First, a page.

Feb 17, 2009 at 3:42 pm | around-the-nba
At every Cavaliers game, home or road, No. 23 jerseys dot the stands in an ever-widening array of color schemes. It has truly grown into LeBron James’ signature. But will it be that way forever? Maybe not. During a game in late December, fans at The Q were puzzled a bit when James warmed up for the game wearing a jersey with the No. 6. He later wore it on the bench during the game. That night it was just a mistake, James grabbed his practice attire out of his locker as part of his numerous layers he uses to keep warm while resting.
Wearing No. 6, though, has become somewhat standard for James. Ever since his triumphant summer wearing the number for Team USA – which James has said was the best experience of his career – he wears the number during practices and workouts as a homage to that gold-medal effort and all the work that went into it. Often when he gives autographed jerseys as gifts to friends or special causes these days, he’ll sign an Olympic No. 6 jersey. So indeed, he is No. 23, but No. 6 is part of him too. Someday, there’s a chance it could be his number all the time.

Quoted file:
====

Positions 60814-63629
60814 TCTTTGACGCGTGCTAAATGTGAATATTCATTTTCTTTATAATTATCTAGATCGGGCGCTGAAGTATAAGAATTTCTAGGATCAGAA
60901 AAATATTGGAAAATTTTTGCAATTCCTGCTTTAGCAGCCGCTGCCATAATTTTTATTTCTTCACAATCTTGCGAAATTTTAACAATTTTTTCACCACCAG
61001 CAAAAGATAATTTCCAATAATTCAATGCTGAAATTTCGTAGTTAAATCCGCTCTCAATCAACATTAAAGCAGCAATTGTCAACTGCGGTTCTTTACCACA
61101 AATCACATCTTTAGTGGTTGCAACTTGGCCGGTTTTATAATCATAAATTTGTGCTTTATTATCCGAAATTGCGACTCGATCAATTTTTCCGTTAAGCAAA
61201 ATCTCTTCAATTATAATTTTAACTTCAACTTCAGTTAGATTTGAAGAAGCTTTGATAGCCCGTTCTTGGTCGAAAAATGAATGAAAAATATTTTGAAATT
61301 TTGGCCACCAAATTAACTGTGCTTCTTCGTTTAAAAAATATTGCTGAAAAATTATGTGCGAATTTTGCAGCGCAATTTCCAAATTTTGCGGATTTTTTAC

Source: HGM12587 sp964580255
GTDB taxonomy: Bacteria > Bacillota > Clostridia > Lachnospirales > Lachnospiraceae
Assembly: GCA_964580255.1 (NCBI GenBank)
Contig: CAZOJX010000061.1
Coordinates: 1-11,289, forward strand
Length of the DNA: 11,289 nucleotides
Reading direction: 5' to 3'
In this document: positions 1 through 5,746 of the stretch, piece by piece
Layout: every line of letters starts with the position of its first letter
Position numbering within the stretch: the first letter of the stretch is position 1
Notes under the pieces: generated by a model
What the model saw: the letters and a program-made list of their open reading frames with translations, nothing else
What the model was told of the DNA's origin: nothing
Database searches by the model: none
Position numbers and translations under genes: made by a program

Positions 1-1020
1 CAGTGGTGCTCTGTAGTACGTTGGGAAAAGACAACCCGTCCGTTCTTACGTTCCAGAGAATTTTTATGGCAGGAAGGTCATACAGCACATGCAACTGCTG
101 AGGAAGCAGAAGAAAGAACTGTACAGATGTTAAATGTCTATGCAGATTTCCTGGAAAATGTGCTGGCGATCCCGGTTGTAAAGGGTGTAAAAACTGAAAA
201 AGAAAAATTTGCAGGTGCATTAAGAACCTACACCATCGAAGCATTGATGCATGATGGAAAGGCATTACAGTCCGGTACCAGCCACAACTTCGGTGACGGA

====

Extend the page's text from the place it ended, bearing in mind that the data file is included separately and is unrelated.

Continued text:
“It’s interesting to think about. I feel like 6 is my number, too,” James said about the prospect of switching. “If the NBA retired 23 because of Michael (Jordan) like baseball did with Jackie Robinson (42), I would definitely switch it. Maybe I would someday, we’ll see.”
James wears No. 23 because of Jordan, who was his hero as a child, as have numerous players over the last decade. But now he’s carved out his own niche, and there’s a chance he’d want his own number. “Well, No. 6 was Dr. J (Julius Erving) and Bill Russell’s number,” James said casually, showing his deep knowledge of the game’s history. “There have been great players to wear 6, but Michael is the greatest to wear my number.” Stars switching numbers is hardly unprecedented in the NBA. In 2006, Kobe Bryant switched his No. 8 for No. 24. When Jordan came out of his first retirement, after the Bulls had sent No. 23 to the rafters, he wore No. 45 for 22 games before switching back to No. 23 for the rest of his career. James actually used to wear No. 32 in high school; he moved to 23 as a sophomore. As a football player at St. Vincent-St. Mary, he wore No. 9, or 6 upside down; and he also wore No. 9 in the 2004 Athens Olympics.
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